Paul Vallas Writes on AJC Blog Praising the Georgia Opportunity School District. Is He Looking for a Job?
Update: I received a tweet from Lindamarie via Twitter that linked to an article about Paul Villas and the Bridgeport School District in which he was superintendent. It’s a stinging indictment of Villas and the reform movement he headed. It’s a must read.
Last week, Maureen Downey ran an article entitled Former NOLA School Leader: Georgia Did the Right Thing) on her AJC blog, Get Schooled, written by one of the key architects of Louisiana’s recovery school district. Now a consultant with the Chicago-based DSI Civic (a financial restructuring company) , Paul Vallas served as Superintendent of the Louisiana Recovery School District from 2007-2011. He was also Superintendent in Chicago, Philadelphia, and Bridgeport, Connecticut.
Downey explained that Vallas received a few question about his article lauding Governor Nathan Deal’s plan to privatize Georgia’s failing schools by turning them into charter schools–the go-to solution for whatever politicians think will solve the fabricated crisis in our schools.
I find Downey’s uncritical portrayal of Villas’ ideas surprising and disappointing. On one day she will publish articles written by Georgia researchers pointing out the untruths and problems about the Opportunity School District, and how it will harm public education in Georgia, but then on the day that the House approved the Governors’ Opportunity plan, she published the Vallas article praising the plan. Why not ask people in Georgia to write about the OSD, such as Professor Stephanie Jones of Policy Studies at UGA, an activist scholar specializing in school reform, or Professor Kristen Buras, professor of Policy studies at UGA., who done extensive research on NO Recovery School District, and articulates research based finding contrary to reports about the New Orleans experiment.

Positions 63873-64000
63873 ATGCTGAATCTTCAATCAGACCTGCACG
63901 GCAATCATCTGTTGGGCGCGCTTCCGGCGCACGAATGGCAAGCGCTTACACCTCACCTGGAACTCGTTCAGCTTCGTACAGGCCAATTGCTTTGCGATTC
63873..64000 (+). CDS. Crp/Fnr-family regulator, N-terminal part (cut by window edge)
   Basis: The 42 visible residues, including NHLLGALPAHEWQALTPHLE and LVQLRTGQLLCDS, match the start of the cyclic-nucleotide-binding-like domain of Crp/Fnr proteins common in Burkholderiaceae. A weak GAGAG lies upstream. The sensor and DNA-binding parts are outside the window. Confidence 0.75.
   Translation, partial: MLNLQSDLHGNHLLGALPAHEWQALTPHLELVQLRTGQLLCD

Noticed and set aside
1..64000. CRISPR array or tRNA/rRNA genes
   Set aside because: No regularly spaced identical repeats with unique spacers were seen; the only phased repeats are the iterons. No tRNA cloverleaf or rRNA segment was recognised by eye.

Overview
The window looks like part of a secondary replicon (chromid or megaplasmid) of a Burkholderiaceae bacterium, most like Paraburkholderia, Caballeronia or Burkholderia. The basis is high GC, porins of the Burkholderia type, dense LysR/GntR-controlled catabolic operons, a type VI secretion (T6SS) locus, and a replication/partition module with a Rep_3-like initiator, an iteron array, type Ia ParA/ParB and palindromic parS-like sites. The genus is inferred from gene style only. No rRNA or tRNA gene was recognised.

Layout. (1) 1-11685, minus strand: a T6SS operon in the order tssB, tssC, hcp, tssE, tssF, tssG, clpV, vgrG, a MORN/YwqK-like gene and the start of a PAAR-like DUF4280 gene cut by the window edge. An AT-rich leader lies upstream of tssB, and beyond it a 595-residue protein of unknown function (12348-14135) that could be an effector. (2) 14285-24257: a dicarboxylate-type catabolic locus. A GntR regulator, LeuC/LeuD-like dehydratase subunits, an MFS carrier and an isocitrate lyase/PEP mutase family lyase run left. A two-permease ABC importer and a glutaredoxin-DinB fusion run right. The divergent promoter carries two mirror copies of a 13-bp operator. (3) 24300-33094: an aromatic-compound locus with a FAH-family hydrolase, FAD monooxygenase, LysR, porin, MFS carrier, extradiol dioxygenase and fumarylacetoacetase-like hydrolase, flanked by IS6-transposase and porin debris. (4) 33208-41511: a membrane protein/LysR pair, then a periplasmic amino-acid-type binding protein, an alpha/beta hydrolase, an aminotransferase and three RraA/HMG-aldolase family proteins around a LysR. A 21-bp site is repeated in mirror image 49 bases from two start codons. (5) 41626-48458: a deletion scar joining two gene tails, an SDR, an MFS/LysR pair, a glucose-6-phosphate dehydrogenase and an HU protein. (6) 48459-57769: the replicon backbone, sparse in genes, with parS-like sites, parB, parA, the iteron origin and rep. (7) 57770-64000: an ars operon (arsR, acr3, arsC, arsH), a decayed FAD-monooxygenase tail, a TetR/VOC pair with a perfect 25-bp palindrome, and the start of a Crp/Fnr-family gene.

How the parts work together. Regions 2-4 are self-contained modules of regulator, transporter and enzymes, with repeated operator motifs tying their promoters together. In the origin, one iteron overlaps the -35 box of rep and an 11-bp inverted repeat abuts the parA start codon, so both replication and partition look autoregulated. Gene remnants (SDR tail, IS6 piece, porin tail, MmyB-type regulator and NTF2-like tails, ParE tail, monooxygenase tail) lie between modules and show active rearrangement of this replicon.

But, no. She asks Paul Vallas, a Chicago consultant who left his job as superintendent of the Bridgeport, Connecticut school district, to write an article about the Georgia Opportunity School District.
Larry Cuban, Emeritus Professor at Stanford, sees Paul Vallas as a “sprinter” type of superintendent. Sprinters come in fast, take swift actions, and exit quickly. Vallas, instead of being the marathon type of superintendent who takes time to think through problems of school change, and is deliberate and not confrontational, was in and out of four different school districts, including New Orleans.
His latest stint was superintendent of the Bridgeport, Connecticut school district. What Downey doesn’t tell us is that Vallas was challenged and sued by Connecticut officials because he did not have certification to be superintendent of a public school system. He signed up for an online course, and supposedly passed, but was still sued. His case went to the Connecticut Supreme court, which ruled in Vallas’ favor only because of a procedural mistake. Some complainants charged that Vallas was given preferential treatment by having certification requirements waived by the state.
And the case get even messier. Vallas was not hired by the local school district, but by a state appointed board. This is exactly what will happen in Georgia. The Georgia superintendent of the Opportunity School District, much like the Vallas’ of the neoliberal reform world, will not be selected by elected local officials, but by a state group of appointees. Appointees of the Governor. Former Connecticut judge Carmen Lopez, who filed the case against Vallas, did so because Vallas was imposed on the Bridgeport School District. Ms. Lopez put it this way:
“Paul Vallas was imposed on the city,” she said. “Then we find out that he lacks something as basic as having certification.
“There is a movement in this country to change education as we know it, and you start that where people are vulnerable,” she said. “There’s never any discussion with the people, who are looked on as incompetent. … The only recourse we have is the court.”
Sprinter type superintendents such as Paul Vallas, or Michelle Rhee act in similar and predictable ways by eroding the integrity of the “turnaround” school district, and later deposit mud when they exit the school district as quickly as possible.
I wonder. Is Vallas jockeying for the job of Superintendent of the Opportunity School district?
He certainly has the experience, and Governor Deal recently visited Vallas’ former school district, the New Orleans Recovery School District.
In the next post, I will analyze the “great ideas” that Vallas wrote as a reply to readers about the pat on the back for the bad deal that Georgia’s “chronically failing schools were dealt.